What the law of diminishing diversity tells us

A quick scan of the online postings from classical music's cultural commentators proves the law of diminishing diversity. This law tells us that a commentator's commitment to true cultural diversity is inversely proportional to their social media presence. In this context cultural diversity does not mean the standard 'Mirga', 'Sheku', 'Brexit doom' and 'woman composer' box-ticking. It means reflecting the truly rich cultural diversity of art music at the expense of the holy grail of audience size. 

The mechanism propelling the the law of diminishing diversity is easy to understand. Popularity in the form of readership numbers, audience size, site traffic and other social media metrics is now the end game for cultural commentators. So if a topic pulls eyeballs, you provide more of the same to generate more eyeballs, which results in cultural tunnel vision. 

This dynamic of giving more of the same in the interests of audience size is multiplied many times by the algorithms which now control what we read online. Because the raison d'être of these ubiquitous algorithms is to give more of the same to hook a reader's attention, thereby generating more revenue for the data harvesters

The social media mantra of 'more of the same' undermines the serendipity so vital to diverse experiences, as Jenny O'Dell explains in 'How to Do Nothing: Resisting the Attention Economy' - "We still recognise that much of what gives one's life meaning stems from accidents, interruptions, and serendipitous encounters: the "off time" that a mechanistic view of experience seeks to eliminate". This eradication of serendipity means the internet's promised long tail has turned into a short click. Or in other words, if it ain't click bait, don't tweet it.

Lou Harrison is one of many composers marginalised by the law of diminishing diversity. He is almost entirely absent from the outpourings of the classical influencers, except for the occasional metric uplift from flaunting that click bate perennial 'gay'. Many composers from Wagner to Philip Glass have been influenced by Buddhism. But Lou Harrison is one of the few to set a Buddhist text. His epic choral work La Koro Sutro uses an Esperanto setting of the core Buddhist scripture, the Heart Sutra

It is unfortunate that today any mention of a wisdom tradition, with the notable exception of Judaism, is seen as morally suspect. Because Buddhism, when taken as a philosophy rather than a religion, has much to teach us. Many Buddhist teachings provide a valuable bridge between contemporary science and everyday life, particularly the teachings of impermanence, non-locality, and emptiness. The late Victor Mansfield, who was a professor of physics and astronomy at Colgate University, explores these links in his essential book Tibetan Buddhism & Modern Physics.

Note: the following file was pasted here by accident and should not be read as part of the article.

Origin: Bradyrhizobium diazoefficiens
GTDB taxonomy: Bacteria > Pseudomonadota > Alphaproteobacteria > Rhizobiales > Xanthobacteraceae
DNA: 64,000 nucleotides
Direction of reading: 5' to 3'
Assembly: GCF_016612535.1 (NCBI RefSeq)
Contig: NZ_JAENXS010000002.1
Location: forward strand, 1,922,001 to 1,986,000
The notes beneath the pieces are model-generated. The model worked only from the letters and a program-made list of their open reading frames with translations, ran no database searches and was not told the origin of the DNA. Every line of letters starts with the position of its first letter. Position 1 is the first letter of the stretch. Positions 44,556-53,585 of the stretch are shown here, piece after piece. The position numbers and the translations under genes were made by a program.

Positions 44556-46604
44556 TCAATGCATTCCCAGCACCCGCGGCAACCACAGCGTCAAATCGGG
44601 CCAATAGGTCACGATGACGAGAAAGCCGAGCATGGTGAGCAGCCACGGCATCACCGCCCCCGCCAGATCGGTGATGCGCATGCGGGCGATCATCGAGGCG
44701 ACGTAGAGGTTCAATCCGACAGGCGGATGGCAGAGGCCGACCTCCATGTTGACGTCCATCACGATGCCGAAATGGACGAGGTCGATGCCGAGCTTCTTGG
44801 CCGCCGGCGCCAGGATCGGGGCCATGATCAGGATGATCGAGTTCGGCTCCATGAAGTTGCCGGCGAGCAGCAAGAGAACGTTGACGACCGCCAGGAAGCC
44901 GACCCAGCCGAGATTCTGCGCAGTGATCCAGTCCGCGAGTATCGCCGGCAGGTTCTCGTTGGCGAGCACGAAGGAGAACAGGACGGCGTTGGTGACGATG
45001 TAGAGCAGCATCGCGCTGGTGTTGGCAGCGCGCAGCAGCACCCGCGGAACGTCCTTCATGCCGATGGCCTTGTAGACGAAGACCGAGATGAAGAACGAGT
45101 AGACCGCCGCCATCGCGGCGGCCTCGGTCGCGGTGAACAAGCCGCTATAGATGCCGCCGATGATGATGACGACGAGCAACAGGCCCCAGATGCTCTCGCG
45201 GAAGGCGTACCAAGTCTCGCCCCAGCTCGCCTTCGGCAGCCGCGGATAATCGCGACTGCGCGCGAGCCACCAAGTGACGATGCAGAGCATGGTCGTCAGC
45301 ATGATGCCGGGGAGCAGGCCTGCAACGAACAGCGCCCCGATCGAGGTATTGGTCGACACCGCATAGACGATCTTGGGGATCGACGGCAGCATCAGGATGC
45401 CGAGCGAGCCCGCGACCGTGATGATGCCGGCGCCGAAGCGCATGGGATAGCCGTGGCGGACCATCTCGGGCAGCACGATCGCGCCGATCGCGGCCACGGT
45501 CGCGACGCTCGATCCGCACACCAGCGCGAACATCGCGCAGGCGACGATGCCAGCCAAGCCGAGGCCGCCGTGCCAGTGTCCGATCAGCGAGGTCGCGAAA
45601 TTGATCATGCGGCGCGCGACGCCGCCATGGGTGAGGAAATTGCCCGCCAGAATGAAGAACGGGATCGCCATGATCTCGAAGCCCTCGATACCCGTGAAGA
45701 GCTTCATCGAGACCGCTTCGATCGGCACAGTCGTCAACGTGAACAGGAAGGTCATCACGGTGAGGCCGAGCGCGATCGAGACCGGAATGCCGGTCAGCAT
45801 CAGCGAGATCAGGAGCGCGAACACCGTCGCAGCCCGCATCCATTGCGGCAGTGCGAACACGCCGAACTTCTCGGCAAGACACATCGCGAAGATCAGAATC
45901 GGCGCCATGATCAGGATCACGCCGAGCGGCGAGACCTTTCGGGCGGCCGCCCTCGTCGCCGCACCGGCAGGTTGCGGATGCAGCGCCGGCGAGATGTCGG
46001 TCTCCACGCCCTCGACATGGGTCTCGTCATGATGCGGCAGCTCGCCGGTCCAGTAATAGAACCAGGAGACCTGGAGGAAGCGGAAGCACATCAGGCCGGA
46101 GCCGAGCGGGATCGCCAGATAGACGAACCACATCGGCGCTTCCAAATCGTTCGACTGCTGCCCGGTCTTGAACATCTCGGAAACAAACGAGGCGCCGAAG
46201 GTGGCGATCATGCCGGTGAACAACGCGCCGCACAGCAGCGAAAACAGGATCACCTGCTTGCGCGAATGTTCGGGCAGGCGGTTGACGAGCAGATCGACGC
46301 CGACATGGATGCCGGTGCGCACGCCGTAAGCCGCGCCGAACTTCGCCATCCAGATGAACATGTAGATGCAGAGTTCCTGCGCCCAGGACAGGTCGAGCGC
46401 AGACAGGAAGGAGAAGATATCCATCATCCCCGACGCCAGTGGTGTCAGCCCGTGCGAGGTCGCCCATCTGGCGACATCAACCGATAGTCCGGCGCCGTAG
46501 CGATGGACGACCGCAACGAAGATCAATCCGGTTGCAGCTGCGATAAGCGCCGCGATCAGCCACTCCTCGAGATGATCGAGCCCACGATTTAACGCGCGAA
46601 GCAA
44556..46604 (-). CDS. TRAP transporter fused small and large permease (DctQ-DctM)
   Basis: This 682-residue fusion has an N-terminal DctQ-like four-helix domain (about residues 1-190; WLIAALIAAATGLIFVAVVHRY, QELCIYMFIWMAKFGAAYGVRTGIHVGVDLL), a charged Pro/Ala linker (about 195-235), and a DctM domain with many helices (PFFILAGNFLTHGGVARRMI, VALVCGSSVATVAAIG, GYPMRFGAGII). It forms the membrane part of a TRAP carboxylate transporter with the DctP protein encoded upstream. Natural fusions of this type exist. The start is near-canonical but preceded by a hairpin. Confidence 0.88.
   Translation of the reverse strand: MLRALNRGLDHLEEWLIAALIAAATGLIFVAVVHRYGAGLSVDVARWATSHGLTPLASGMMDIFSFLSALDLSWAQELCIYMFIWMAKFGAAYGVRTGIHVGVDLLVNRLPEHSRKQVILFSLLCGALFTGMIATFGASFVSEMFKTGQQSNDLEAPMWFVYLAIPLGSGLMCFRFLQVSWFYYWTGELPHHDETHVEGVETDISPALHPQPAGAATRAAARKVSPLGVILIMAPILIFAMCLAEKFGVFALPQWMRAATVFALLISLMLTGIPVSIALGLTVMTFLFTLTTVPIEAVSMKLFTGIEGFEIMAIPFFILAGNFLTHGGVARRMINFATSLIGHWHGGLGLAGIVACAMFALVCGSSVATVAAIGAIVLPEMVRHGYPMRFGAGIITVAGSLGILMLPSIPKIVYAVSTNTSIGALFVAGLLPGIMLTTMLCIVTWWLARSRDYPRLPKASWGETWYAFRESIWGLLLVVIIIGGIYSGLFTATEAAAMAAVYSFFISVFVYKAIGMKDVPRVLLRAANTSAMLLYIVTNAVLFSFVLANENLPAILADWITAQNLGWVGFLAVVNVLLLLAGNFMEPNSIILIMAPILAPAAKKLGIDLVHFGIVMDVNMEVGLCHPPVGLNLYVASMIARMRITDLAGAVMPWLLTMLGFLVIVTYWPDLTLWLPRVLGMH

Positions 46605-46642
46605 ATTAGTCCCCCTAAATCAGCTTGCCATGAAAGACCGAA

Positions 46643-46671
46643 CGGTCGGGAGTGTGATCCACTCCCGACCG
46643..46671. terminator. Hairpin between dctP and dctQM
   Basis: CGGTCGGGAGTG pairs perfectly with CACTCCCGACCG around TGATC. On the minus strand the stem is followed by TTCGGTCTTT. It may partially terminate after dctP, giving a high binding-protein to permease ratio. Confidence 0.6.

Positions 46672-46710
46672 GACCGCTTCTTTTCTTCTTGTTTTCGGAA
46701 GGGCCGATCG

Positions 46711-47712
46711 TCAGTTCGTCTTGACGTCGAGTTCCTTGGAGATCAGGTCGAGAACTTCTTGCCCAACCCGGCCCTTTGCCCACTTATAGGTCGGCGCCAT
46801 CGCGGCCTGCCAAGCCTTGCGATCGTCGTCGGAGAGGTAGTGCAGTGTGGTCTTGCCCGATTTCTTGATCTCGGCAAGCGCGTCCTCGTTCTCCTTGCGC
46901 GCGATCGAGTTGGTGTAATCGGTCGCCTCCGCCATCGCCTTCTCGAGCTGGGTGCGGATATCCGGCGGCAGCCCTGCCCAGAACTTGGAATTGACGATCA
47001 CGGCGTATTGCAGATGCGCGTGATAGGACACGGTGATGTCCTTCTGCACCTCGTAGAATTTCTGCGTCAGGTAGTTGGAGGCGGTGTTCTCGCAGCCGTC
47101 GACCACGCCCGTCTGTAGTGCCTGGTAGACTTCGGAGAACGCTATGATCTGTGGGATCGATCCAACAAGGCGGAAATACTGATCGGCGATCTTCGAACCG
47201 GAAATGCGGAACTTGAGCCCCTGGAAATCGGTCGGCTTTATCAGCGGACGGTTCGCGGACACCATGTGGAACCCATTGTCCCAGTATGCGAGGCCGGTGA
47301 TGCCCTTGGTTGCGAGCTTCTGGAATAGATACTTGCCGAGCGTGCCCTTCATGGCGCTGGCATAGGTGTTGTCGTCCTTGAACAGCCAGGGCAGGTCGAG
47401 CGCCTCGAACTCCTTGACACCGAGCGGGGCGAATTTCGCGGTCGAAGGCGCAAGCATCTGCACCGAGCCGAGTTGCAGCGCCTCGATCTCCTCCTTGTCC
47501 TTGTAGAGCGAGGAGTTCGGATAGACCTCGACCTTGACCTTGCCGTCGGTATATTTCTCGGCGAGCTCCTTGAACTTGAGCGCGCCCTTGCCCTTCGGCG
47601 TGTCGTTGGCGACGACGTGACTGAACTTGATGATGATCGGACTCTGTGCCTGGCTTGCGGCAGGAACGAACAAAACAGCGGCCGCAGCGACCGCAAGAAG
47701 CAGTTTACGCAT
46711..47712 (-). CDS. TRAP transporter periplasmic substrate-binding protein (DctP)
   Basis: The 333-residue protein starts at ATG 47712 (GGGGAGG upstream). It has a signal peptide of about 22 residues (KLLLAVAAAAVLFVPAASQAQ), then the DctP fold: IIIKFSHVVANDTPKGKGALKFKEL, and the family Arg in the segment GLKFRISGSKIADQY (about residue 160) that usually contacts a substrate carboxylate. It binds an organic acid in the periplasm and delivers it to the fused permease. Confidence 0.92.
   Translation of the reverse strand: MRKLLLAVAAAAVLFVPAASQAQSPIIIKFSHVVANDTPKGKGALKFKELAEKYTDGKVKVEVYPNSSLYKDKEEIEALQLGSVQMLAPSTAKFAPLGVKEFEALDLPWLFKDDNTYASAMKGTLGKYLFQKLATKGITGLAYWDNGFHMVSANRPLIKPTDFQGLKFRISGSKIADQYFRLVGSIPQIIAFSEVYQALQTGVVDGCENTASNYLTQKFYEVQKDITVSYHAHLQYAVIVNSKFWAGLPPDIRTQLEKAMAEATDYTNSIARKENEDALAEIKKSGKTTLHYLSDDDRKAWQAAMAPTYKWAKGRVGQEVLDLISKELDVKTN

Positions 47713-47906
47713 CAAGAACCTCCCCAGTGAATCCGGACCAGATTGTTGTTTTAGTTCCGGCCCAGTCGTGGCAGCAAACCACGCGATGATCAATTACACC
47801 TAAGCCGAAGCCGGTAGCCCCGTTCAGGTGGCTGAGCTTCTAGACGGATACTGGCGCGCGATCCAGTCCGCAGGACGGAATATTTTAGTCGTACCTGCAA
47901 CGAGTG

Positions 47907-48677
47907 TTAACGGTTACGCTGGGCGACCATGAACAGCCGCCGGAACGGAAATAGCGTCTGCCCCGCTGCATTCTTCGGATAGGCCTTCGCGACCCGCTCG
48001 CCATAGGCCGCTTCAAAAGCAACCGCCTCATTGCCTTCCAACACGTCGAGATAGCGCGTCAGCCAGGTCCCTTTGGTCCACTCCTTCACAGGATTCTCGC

To illustrate what can be learnt from these teachings, the following is my paraphrase of a section from Victor Mansfield's book. Music is simply a conceptual designation, a complex arrangement of dependency relations that completely lacks independent or inherent existence. It, like all objects and subjects in the universe, is empty of inherent existence, lacking any self-sufficient essence. It has no essential self-nature and so is continuously transforming, changing, and evolving as it interacts with its infinite web of defining relationships

Which means music is not defined by the gender or ethnicity of its practitioners, by the acoustic characteristics of its performing space, or by geographic boundaries. Instead it is defined by the complex dependent relationships between these and many more overlapping phenomena. And when we try to enforce those artificial definitions, as happens in our social media culture, we extinguish the truly rich cultural diversity of art music. The Cretan lyra virtuoso, dear friend and exemplar of true diversity Kelly Thoma sums it up perfectly in this note for her first solo album Anamkhara:

'We all seek the same thing, it's just that each one of us gives it a different name. Music can unite our souls with unknown powers and transport us to unspeakable worlds. And when we return to the world of consciousness we can see love and beauty more clearly. This is the way I found in life to seek for what we all look for. And it seems that the number of souls which exist corresponds exactly to the number of different ways'.


Recent popular posts

Whatever happened to the long tail of composers?

A tale of two new audiences

The Berlin Philharmonic's darkest hour

Classical music's biggest problem is that no one cares

Why new audiences are deaf to classical music

Nada Brahma - Sound is God

Dangerous people who make our problems insoluble

Audiences need permission to like unfamiliar music

The purpose of puffery and closed-mindedness

Third rate music on Naxos' American Classics?